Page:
India’s External Affairs Ministry led the condemnations. "There is no change in respect of our policy with regard to the Communist Party of Nepal (Maoist). We unequivocally condemn their terrorist and violent activities that have caused enormous suffering to the people of Nepal," spokesman Navtej Sarna said at a press briefing on Thursday.
"Durable peace and stability in Nepal can only be achieved through a political settlement, which, among other things, requires the Maoists to forswear armed struggle and lay down their arms," added Sarna.
Sarna’s reaction followed published criticisms by analysts like C. Raja Mohan who said India’s flip-flops in foreign policy sent some very confusing signals. He pointed out that New Delhi’s position on the global war against terrorism was actually supporting an absolute monarchy, in a neighboring country, that just dismantled democracy.
News reports suggesting that Indian security agencies had escorted Bhattarai who’s on Interpol’s high security risk list to a meeting with Karat did not elicit a response from Sarna. The spokesman just repeated Karat’s earlier denial.
For his part, Karat carefully denied the role of Indian security agencies but steered away from categorically denying any rendezvous with Bhattarai.
According to Muni, Bhattarai, and Karat needed no help from Indian security agencies if they wanted to meet each other since they were both students together at Jawaharlal Nehru University during the 1970s. "No solution to Nepal’s problems is possible without taking the Maoists on board although unfortunately the fact remains that official India, especially the External Affairs Ministry has refused to touch them with a barge pole," said Muni.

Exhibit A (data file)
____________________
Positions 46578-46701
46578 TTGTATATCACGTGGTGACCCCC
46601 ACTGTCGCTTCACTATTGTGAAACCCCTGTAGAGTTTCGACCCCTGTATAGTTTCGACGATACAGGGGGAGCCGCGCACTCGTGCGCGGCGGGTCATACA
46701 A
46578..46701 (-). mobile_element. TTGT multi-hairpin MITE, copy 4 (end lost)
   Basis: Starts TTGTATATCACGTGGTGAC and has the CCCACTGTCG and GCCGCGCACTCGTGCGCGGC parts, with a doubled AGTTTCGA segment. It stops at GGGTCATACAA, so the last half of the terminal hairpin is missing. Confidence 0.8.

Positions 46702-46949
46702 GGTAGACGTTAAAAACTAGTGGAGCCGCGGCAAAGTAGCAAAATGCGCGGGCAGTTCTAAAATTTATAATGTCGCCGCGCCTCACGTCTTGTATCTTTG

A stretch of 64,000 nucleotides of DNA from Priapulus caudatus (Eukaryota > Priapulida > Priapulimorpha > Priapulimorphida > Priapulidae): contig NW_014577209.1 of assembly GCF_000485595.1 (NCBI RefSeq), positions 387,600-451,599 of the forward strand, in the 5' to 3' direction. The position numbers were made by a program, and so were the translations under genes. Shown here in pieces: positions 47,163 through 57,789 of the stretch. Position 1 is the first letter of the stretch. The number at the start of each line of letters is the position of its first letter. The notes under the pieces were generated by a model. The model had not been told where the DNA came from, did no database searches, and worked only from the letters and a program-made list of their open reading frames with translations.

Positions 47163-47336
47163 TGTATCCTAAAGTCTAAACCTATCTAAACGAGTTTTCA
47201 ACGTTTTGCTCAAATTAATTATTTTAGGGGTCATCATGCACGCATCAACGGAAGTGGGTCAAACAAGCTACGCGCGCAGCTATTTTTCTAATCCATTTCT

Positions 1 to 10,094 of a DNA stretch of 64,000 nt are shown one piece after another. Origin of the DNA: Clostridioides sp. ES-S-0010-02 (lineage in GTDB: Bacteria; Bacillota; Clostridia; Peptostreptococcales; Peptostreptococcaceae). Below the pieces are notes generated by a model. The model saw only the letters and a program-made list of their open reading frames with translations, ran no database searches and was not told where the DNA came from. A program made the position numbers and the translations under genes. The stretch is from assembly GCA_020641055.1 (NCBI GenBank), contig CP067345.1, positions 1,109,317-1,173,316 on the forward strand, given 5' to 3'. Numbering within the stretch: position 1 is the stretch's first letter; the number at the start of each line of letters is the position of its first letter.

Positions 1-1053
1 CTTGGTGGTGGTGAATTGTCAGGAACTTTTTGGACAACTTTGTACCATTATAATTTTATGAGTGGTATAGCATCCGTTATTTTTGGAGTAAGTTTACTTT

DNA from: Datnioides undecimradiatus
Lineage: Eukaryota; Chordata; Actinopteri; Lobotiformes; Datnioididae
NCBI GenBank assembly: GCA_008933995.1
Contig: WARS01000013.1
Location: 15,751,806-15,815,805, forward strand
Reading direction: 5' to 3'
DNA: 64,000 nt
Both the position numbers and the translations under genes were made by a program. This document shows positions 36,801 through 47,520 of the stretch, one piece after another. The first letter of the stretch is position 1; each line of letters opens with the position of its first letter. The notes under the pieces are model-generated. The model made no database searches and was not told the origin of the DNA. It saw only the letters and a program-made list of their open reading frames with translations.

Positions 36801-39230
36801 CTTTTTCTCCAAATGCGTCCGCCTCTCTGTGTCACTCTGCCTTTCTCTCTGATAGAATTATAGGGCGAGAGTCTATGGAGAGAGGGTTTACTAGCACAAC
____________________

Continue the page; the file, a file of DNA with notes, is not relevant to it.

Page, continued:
Muni said that the episode had to be seen in the context of a move by Kathmandu to discredit Bhattarai, who advocates better coordination between the Maoists and mainstream Nepalese political parties in order to isolate the king.
On May 19, the Royal Nepal Army released at a press briefing a dated videotape showing the elusive Maoist supreme "Prachanda" telling his cadres that he had divested Bhattarai of all his responsibilities since he was too close to India.
Apart from discrediting Bhattarai on charges of being an "Indian stooge," the army has also been keen on highlighting differences between Bhattarai and Prachanda with added claims that the rift has deeply split Maoist cadres.
But, according to Muni, the fact remains that New Delhi will eventually have to win the confidence of the Maoists if it wants to have a role in brokering peace in Nepal.
Other analysts, including Hari Roka, a Nepali student working for his doctorate in Jawaharlal Nehru University agree with Muni’s assessment.
"The fear that Nepal’s political parties could forge an alliance with the Maoists was a restraining factor with the hawks in the New Delhi-Washington-London axis," said Roka, who has been critical of India’s dogmatically repeated official line that stability in Nepal rested on the "twin pillars of a constitutional monarchy and multiparty democracy."
Said Roka: "The reality is that stability in Nepal now depends on the twin pillars of multiparty democracy and the mainstreaming of the Maoists."